I’m going to agree that Bluetooth is the wrong radio tech for MOB – the range is too short and the vulnerabilities too high to entrust it to this duty. Even in the autopilot mode, you will want to check all the coverage areas you might need BEFORE you trust it to work.
On ATSA, I can easily get my iPhone and Bluetooth earpiece out of range, just by leaving the phone at the nav station and walking back to the aft stateroom – lots of metal and electrical stuffe in between.
Bluetooth is the wrong tech for MOB! There are already standards setup, and well down the road. I think NMEA 2K for MOB was finalized in Sept of 2013. Swapping to Bluetooth now, would be problematic at best. With all the devices planning to use Bluetooth in the next three years, I would not really even want the Autopilot remote running BT, but that’s where it is right now. The liability would be huge when captain morgan, falls off his boat, then the autopilot proceeds to turn his boat around and run him over. I would be more interested in seeing the Navico version of http://oceansignal.com/products/mob1/ honestly. I want my MOB device to communicate with all boats right around my location, not just those of us who are on the tech edge sticking Bluetooth antennas on our boat just because we have the space. I am proud to say, my wife could (I make no prediction as to WOULD) turn our 50 foot beast around, and come get me, but many of my friends wifes would not even find the throttles, let alone the shifter and radio.
Thanks, Charles, but there is no standard wireless protocol for NMEA 2000. I’m not saying that Bluetooth is great for MOB alarms but a device like the WR10 could use a Bluetooth bridge like the BT-1 to put a standard N2K MoB PGN (message) onto the wired N2K network and then to all displays that understand the PGN. It’s not an either-or situation.
Similarly, AIS MoB devices like the Ocean Signal MOB1 transmit over VHF to AIS receivers which then put out NMEA 0183 (and often 2000) messages that can be displayed a AIS MoB targets. The MoB1 can also alarm the mother boat (and in some regions all nearby boats) using a regular VHF radio’s DSC abilities, which can also be distributed via NMEA 0183 and 2000.
I know it all seems terribly complicated but there are good reasons it’s all happening and already there are simple, effective MoB systems using different technologies for different sorts of boats and boating.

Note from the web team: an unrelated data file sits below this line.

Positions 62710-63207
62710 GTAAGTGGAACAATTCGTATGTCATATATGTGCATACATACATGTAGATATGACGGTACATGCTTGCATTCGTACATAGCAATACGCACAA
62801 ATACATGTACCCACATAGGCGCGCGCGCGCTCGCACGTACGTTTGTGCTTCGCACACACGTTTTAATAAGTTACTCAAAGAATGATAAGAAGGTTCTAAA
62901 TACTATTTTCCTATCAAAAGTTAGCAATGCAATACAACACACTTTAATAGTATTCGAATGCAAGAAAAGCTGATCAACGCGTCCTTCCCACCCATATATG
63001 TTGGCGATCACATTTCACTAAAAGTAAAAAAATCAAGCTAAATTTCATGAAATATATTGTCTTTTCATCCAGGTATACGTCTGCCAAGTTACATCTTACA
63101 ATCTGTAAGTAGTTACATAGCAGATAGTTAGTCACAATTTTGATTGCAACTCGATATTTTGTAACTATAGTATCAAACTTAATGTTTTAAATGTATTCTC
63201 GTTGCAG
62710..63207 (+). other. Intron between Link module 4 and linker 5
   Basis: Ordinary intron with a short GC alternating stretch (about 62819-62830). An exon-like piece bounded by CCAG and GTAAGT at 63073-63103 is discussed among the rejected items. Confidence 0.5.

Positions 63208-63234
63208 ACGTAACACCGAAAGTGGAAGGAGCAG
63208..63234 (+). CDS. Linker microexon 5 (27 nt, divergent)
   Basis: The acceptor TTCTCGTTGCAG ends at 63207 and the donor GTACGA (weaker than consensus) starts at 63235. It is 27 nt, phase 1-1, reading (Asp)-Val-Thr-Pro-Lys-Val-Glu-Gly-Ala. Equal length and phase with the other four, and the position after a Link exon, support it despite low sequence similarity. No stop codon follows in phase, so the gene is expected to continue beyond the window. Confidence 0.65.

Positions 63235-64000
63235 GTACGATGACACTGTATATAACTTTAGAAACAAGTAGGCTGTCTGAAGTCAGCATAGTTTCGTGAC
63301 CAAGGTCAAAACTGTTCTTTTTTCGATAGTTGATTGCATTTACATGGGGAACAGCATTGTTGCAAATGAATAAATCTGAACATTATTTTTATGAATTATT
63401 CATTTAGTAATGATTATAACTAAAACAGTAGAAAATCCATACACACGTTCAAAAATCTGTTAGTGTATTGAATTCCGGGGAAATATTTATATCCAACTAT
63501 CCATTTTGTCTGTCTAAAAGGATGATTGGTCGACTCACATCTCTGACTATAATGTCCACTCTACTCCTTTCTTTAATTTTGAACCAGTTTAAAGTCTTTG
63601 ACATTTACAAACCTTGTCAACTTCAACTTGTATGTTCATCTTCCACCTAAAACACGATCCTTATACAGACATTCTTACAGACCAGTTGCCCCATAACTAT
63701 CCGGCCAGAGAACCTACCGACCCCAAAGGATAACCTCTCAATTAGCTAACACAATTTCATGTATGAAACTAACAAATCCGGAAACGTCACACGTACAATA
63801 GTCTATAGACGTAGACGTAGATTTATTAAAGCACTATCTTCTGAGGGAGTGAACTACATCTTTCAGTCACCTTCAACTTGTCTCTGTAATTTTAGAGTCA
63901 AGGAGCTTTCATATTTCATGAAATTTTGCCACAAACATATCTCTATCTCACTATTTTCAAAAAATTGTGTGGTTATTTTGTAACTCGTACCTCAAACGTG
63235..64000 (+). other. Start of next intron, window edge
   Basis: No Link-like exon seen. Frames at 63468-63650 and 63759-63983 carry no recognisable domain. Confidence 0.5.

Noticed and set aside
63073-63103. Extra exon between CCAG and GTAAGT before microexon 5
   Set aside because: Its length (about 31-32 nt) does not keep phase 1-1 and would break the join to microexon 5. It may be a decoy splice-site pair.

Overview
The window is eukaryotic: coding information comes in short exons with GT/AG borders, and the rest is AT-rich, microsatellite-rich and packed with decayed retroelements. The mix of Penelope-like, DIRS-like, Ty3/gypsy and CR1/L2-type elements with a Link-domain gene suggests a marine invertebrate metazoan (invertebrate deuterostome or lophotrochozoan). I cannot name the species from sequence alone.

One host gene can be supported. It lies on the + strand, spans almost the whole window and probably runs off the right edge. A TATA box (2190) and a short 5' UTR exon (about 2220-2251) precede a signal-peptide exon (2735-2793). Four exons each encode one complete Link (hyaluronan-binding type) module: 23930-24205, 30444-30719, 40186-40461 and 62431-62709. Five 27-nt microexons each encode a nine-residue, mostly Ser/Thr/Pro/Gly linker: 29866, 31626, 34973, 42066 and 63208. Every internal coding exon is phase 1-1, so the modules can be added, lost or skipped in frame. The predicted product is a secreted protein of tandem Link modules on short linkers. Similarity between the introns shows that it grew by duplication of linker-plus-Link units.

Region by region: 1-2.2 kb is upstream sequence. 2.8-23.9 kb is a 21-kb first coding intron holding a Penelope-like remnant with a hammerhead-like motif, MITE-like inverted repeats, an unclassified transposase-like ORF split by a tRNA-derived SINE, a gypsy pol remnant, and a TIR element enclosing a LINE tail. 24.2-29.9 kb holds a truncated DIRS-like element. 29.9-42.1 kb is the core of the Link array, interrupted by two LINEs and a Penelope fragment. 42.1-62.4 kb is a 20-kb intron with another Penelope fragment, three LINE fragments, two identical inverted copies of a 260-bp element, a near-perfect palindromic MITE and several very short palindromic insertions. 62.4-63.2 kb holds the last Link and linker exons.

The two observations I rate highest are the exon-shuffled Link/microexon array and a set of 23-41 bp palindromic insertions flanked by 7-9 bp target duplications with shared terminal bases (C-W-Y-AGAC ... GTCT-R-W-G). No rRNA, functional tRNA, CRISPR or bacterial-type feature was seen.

And you’re right that training for such situations is at least as important as the gadgets involved.
But we are also wandering off track. Let’s try to get this conversation back to the Navico autopilot remote.
I just made some corrections in the first and second paragraphs because I learned that using the WR10 remote directly with an MFD that has its own Bluetooth is not a done deal. It may be possible eventually, but for now the WR10 only works with the BT-1 Base Station.
What confused me is the fact that you can buy a WR10 by itself, but that’s because one BT-1 can be paired with up to four of the Bluetoot remotes at once.
I don’t suppose the WR10 would work with my existing WR20 base station would it? The “ambitious” but unrealized potential of the WR20 makes it a lot more fiddly than it needs to be.
Word I’ve been given is the WR10 fob will not work with the WR20 base unit. Best course of action for the WR20 is to send it deep. It has been one of the most problematic devices we’ve worked with. I am eagerly waiting on the WR10 to fix what has been a gaping hole in Navico’s pilot line.
Sorry Ben, I should have been more clear. I was not saying I thought there was a standard wireless protocol for N2K, I was saying there was a standard for N2K for MOB for the PNGs. While it did not directly reference the type of communication, it clearly stated something to the effect of using a proven marine communication technology. Which IMO is NOT Bluetooth. Totally with you on getting back to the navico autopilot discussion. I still stress my first point, of “if they say June, they mean December…” As I sit here hitting the refresh key on lowrance.com waiting for my HDS 2 Touch software update so my NAC-1 Autopilot computer will be seen by my network… 🙂 Lowrance/Navico/Simrad/BG makes some good stuff, we are just spoiled. I want a MOB button on my Autopilot remote control that will deploy my drone directly to me in the water and bring me a life jacket with a handheld vhf. I will procure the WR10, but not until December.